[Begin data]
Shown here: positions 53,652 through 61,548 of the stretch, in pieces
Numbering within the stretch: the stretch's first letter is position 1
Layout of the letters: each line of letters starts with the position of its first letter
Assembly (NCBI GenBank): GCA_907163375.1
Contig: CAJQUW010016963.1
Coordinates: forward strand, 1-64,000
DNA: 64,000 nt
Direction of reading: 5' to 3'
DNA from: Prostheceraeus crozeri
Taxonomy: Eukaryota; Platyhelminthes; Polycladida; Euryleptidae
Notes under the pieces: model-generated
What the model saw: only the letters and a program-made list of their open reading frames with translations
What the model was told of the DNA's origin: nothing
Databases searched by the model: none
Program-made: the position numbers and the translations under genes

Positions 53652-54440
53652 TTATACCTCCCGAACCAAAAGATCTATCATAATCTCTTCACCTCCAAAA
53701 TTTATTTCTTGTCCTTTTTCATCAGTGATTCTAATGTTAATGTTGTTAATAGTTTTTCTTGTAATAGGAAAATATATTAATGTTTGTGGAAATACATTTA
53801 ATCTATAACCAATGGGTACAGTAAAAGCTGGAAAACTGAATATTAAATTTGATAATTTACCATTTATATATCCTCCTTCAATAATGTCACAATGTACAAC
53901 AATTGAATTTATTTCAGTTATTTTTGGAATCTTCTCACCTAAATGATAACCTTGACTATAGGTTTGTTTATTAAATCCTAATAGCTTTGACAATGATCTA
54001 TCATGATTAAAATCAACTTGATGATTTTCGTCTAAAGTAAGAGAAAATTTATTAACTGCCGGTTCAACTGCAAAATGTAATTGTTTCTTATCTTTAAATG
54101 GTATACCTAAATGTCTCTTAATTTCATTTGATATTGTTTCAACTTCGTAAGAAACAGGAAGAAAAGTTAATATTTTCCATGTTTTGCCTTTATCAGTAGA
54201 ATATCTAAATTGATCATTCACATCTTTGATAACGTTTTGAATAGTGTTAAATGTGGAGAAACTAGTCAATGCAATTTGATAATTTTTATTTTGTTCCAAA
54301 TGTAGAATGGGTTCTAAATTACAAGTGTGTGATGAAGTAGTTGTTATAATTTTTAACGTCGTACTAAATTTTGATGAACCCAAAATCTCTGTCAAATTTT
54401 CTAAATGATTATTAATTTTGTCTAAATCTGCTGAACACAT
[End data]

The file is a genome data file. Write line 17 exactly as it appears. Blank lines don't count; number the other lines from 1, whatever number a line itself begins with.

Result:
53652 TTATACCTCCCGAACCAAAAGATCTATCATAATCTCTTCACCTCCAAAA